2. Blanche de Chambly & Grey Owl – Quebec

Grey Owl  (Rob Wilkes for chasingthecheese.com)

Wheat beer often goes well with goat cheese, but the pairing gets more interesting when good character is present in both. Grey Owl, from Fromagerie Le Détour, has a mild, chalky, paste that is complex enough to hold its own, but doesn’t try to compete with the delicate spice of this white ale.

Blanche de Chambly

The pairing really comes together on tangy, citrus notes with Blanche de Chambly‘s orange and lemon tartness echoing the citrus acidity of the cheese. Grey Owl’s ash-rind might be a tad too vegetal/green for this match if it weren’t for a prevailing coriander note in the ale that pulls it all together.  Not your typical Wheat Beer/Goat cheeses pairing, to be sure!

3. Propeller Pale Ale & Ran-Cher Acres Chèvre – Nova Scotia

Propeller Pale Ale

The mellow, balanced Propeller pale ale requires a younger, tamer cheese – but not so tame that the cheese disappears. Moderate hoppy flavours are a good mate for tartness in a cheese – which this fresh goat’s milk cheese has plenty of.

Chèvre ( JilGL)

The chèvre is also fruity, picking up on similar elements in the beer (pear), and is delectably creamy, not sour. Ultra creamy cheeses like the Ran-Cher Acres Chèvre cry out for a crisp, cleansing, companion like the Propeller Pale Ale. A match made in Maritime heaven.

4. Iron Horse Brown Ale & Avonlea Clothbound Cheddar – PEI

Avonlea Clothbound Cheddar (citylifemagazine.ca)

The dark chocolate and roasted nut notes in this brew fuse perfectly with the creamy, rich, toffee flavours of of this aged, linen-wrapped cheddar from Cow’s Creamery. The beer completely winds itself around this cheese and does not let go. (Think: Caramilk bar… but better!)

Iron Horse Brown Ale

There is also a rustic, bitter edge to the Iron Horse which mimics the earthiness of the Clothbound – especially toward the rind – and provides a savoury/sweet contrast that is pretty unbeatable. Never have a horse and a cow been so happy together.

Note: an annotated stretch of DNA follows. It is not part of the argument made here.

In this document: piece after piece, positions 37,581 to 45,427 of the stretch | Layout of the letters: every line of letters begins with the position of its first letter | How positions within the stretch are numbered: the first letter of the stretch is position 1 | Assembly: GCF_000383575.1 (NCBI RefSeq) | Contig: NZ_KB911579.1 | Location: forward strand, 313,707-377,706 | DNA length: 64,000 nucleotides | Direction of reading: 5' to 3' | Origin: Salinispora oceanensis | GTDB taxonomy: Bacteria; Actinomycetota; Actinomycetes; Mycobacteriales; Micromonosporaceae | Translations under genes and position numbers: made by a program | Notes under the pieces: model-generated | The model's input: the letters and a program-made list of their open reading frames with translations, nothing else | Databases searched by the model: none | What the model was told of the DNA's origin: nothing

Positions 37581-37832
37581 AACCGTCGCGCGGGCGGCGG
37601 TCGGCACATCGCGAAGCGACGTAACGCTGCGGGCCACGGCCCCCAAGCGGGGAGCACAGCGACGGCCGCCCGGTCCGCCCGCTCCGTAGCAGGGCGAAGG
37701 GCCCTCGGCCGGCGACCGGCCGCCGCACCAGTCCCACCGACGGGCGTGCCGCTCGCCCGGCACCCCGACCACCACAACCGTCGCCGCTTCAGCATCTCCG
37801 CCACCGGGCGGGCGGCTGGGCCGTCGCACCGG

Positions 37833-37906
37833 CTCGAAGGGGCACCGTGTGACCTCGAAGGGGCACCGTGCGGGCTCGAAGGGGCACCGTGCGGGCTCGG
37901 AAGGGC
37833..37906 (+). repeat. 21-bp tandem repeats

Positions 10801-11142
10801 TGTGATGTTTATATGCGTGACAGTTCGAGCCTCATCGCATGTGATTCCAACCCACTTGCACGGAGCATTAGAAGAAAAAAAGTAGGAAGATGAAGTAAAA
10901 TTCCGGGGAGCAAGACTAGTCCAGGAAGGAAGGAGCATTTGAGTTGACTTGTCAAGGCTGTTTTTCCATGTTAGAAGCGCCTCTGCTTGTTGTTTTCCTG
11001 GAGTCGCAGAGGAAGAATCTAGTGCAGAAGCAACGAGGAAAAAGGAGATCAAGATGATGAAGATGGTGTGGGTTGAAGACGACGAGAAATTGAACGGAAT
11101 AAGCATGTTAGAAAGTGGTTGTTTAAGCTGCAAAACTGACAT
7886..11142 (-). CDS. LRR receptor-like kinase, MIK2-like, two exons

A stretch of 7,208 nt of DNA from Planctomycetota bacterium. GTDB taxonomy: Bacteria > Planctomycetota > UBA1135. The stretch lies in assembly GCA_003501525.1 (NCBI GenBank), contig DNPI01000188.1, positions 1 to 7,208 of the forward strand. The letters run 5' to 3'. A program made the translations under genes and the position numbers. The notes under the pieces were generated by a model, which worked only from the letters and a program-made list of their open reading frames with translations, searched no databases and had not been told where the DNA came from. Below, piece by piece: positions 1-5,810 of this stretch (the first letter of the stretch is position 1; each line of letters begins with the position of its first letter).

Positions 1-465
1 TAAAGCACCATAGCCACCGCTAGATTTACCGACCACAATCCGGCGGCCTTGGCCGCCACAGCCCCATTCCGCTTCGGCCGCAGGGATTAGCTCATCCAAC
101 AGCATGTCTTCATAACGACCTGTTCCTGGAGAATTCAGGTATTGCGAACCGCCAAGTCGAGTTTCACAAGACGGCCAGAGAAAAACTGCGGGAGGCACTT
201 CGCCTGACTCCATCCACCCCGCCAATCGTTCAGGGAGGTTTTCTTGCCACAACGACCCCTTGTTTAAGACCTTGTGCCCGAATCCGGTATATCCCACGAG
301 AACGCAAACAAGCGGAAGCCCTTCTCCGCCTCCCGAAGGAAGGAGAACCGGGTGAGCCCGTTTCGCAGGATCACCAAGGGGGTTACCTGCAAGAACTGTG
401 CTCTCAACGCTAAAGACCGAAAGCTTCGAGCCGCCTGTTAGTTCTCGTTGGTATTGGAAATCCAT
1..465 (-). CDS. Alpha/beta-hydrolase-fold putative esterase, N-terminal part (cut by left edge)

5. Red Racer IPA & Alpindon – BC

At Kootenay Alpine Cheese (Kootenaybiz.com)

Fashioned after the Beaufort d’Alpage, Kootenay Alpine Cheese Co’s Alpindon is intense and complex – precisely what this racy IPA craves in a mate. The Red Racer is a bit of a hop monster and so requires a cheese that is just as shouty.

Red Racer IPA

Part of the cheese’s pungency comes from its dark textured rind that has a lovely burnt, woodsy taste which highlights the brawny bitterness of the IPA. Tiny crystals nestled in the Alpindon’s paste add an exciting crunch and their buttery, herbaceous flavour sings against the beer’s caramel maltiness and florality.

6. Pump House Blueberry Ale & Marti – New Brunswick

The dominant element in both the Blueberry Ale and this firm, unpasteurized sheep’s milk cheese is a mild sweetness. Marti, made by Bergerie aux Quatre Vents (in Dieppe, NB), is a delicate fruity cheese with vanilla notes that couple brilliantly with the berry and malt characteristics of this fruit beer

Pumphouse Blueberry Ale

The cheese’s rind is tender and without harsh flavours that might disrupt the softness of the Pump House. There is a subtle saltiness to the
cheese which is nicely contrasted by sweet fruit and peppery notes in the ale.

Both the beer and cheese are more or less equal in terms of flavour intensity – an important element to consider, even when similar flavours appear in both.

For more information on how to contact/follow/thank profusely either Heather or Craig you can follow Heather @curlyluddite  or @obladeewinebar.  Craig tweets from @frogspadca and writes at frogspad.ca.  I am grateful to both for their enthusiasm, making time to share their knowledge and especially for making me look good next time I put out a cheese board with beer.


Filed under Cheese/Cheese Related, Travel and Food, Uncategorized